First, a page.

Idar-Oberstein the city of gemstone carvers
explored by Katerina Kestemont & Hubert Heldner in May 2006




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Idar and Oberstein are two little cities in Germany close to Frankfurt. They have been a gemstone mining and lapidary center for several generations. Hidden beween rolling hills there are many little villages grouped along the rivers and streams. This was the main energy source for powering the lapidary industry. Some old buildings still have a water wheel to power the lapidary machines inside. They tell an interesting story of past times.
We visited Idar-Oberstein with an invitation from Makus Herrmann to work on traditional lapidary machines and beeing instructed by a professional lapidary who inherited trough is father and grandfater the know-how which made Idar-Oberstein so famous.

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Hubert Heldner May 2006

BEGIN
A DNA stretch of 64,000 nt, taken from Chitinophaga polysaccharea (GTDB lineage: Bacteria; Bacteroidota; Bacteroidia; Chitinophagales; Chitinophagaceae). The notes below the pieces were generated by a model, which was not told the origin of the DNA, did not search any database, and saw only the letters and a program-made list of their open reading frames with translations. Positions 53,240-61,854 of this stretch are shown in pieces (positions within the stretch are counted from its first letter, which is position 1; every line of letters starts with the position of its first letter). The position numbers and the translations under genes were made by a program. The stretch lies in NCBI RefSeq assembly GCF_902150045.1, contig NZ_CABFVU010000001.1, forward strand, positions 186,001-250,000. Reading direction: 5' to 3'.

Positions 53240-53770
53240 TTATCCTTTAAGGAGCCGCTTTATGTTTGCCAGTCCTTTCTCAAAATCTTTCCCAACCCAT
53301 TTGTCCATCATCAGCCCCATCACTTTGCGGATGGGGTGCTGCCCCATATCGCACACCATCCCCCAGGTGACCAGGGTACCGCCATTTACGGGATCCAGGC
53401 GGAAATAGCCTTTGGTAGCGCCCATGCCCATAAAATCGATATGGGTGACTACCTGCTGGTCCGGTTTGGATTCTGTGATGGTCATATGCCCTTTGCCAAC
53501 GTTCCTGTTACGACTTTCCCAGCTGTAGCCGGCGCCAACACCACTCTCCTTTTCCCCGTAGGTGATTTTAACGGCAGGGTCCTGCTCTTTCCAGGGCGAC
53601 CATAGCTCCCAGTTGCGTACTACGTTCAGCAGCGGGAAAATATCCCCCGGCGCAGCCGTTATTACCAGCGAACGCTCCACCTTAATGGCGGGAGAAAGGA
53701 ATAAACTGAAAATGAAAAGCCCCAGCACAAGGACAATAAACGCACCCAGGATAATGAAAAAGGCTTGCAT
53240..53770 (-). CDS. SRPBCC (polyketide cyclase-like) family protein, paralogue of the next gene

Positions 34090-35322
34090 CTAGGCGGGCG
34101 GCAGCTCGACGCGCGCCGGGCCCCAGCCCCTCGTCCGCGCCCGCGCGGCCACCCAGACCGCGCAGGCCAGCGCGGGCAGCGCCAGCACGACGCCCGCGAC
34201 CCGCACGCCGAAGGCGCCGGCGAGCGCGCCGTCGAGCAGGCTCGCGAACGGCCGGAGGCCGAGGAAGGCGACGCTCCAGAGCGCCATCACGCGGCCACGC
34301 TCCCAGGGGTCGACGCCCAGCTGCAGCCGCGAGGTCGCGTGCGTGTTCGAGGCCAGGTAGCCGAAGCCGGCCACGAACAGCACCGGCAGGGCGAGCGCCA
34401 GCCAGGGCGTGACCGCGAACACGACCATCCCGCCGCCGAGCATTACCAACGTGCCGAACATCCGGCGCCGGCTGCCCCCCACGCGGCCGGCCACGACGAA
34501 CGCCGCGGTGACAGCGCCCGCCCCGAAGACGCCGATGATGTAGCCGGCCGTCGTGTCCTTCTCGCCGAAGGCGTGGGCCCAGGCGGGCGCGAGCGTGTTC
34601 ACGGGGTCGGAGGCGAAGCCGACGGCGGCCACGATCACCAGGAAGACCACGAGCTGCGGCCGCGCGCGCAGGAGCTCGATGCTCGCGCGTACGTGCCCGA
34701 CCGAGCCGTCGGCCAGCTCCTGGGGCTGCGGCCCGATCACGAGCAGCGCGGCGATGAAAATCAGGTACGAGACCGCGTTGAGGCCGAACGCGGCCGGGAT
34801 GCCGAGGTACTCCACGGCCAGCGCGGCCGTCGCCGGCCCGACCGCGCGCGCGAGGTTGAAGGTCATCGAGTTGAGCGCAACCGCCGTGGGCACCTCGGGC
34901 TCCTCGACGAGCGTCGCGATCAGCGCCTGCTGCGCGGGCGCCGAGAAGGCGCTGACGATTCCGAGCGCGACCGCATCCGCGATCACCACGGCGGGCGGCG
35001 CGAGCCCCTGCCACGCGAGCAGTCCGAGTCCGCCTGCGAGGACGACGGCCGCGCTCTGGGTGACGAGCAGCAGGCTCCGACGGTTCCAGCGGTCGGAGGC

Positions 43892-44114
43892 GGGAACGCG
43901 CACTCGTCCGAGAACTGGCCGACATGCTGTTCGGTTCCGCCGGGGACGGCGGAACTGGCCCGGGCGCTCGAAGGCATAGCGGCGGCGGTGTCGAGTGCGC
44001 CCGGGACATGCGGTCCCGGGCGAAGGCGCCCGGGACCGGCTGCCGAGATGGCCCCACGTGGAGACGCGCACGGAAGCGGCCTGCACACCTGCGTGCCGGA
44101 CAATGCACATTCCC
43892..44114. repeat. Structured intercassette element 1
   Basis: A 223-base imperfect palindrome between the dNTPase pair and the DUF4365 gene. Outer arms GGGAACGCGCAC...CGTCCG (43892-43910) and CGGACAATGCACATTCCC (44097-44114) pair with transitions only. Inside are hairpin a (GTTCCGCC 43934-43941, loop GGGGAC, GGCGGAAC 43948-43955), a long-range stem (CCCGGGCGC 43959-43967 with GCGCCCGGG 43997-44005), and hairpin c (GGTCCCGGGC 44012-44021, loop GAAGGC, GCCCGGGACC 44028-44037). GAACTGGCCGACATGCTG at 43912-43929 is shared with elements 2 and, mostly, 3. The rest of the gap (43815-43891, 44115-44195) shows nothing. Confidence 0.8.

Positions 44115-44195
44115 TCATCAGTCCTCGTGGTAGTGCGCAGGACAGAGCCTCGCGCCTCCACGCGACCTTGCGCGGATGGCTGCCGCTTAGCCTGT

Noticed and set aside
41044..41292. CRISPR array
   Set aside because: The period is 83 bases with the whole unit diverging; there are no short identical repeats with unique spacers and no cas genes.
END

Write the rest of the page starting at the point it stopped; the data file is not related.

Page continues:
A visit in the gemstone Museum of Idar-Oberstein.
An old gemstone carving bench and a few of the many carvings.

E 27   The steel tools were charged with diamond powder. Note the diamond crusher on the left side.

E 28   The carving bench is powered by foot like an old sawing machine.

E 29   Cutting trough the different color layers of banded agate in a modern or

E 30   classic design.

E 31   Remarkable works were accomplished by Greek artists like the famous Gemma Augustea.

E 32   Note the slab of rough agate (on the right side) out of which the carving was done.
by Gerd Dreher sitting toad bazilian agate.

E 33   Note the slab of rough agate (on the right side) out of which the carving was done.
by Gerd Dreher crawling toad indian jasper.

E 34   A silver box with a front carving.

The history of gemstone carving
Chrysopras gemstone carving poject as instructed by gemstone carver Markus Herrmann from Idar-Oberstein.